UCI Women’s World Tour team Canyon-SRAM is taking a novel approach to talent identification, on Thursday announcing it will partner with Zwift and use the social fitness platform to help pick a member of its squad in 2017.
The search for a rider, labelled ‘The Canyon-SRAM Racing and Zwift Academy Project’, is set to start in March 2016 with riders who enter completing a series of tasks on Zwift to identify their physical attributes and potential. The field will be reduced through 2016 until only three riders are left. The final remaining female amateur athletes will then compete on virtual and real roads for the chance to become a professional.
“The world is full of young cyclists with raw talent that we may not be noticing. That’s a huge problem for the sport and we want to challenge this as much as possible,” Canyon//SRAM director Ronny Lauke said in a statement “Of course, there are other criteria to becoming a pro cyclist, like attitude, bike handling and a good tactical brain, but without an exceptional engine you won’t get too far.”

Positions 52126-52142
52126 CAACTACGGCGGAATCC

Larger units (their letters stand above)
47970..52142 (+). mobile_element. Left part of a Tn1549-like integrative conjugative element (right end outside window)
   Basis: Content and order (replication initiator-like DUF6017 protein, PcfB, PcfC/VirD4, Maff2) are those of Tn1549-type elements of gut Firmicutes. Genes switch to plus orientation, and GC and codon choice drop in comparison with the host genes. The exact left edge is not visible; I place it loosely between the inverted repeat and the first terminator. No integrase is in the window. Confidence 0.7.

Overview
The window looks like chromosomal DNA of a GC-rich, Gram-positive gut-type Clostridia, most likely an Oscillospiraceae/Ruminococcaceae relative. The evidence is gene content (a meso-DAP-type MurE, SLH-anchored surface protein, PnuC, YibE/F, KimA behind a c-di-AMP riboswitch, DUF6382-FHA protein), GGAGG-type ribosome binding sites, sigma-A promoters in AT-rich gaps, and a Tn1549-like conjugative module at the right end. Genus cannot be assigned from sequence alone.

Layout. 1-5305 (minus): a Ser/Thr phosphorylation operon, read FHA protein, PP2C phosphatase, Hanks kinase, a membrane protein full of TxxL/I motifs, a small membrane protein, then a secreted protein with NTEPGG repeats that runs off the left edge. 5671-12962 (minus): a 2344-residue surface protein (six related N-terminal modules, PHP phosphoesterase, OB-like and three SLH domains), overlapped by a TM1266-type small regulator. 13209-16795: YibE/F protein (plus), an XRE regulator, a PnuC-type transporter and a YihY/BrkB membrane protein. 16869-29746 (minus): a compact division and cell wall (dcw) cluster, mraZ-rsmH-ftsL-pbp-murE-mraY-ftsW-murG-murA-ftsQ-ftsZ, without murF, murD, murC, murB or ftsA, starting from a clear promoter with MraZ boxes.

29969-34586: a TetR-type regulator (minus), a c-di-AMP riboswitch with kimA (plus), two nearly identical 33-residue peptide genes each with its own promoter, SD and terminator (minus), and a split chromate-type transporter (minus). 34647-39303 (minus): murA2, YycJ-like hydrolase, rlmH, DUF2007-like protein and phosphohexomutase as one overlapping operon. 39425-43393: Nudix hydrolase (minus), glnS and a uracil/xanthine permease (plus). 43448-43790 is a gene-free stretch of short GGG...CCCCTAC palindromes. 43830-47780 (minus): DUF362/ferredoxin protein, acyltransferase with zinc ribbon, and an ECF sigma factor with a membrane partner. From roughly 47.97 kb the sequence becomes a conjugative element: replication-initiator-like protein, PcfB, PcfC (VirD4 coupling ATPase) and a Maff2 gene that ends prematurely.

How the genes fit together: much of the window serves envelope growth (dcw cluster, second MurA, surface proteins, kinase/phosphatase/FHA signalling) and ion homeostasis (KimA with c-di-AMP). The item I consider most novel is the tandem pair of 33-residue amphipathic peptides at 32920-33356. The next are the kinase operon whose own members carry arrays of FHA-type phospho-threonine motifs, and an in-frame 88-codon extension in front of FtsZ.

The road to a professional contract in the women’s peloton is far from easy, with limited opportunities for development and even those that do exist have been shown to be vulnerable in the past year. Cycling Australia announced a cut to its European development program last year, although it was quickly replaced with the High5 Australian Women’s Road Development Team, and Swiss Cycling’s support and development program for elite road riders was cut after the loss of a major sponsor.
“Unfortunately the development pathways for female riders don’t compare to the men’s side of the sport,” Canyon-SRAM rider Tiffany Cromwell, who launched the competition during a Zwift virtual bunch ride, said in a statement. “But rather than swim against the tide, we’re taking the bull by the horns and shaking things up with Zwift. Cycling’s stars possess extraordinary physical attributes and we’re confident one or two of those rough diamonds are out there to be unearthed on the Zwift platform.”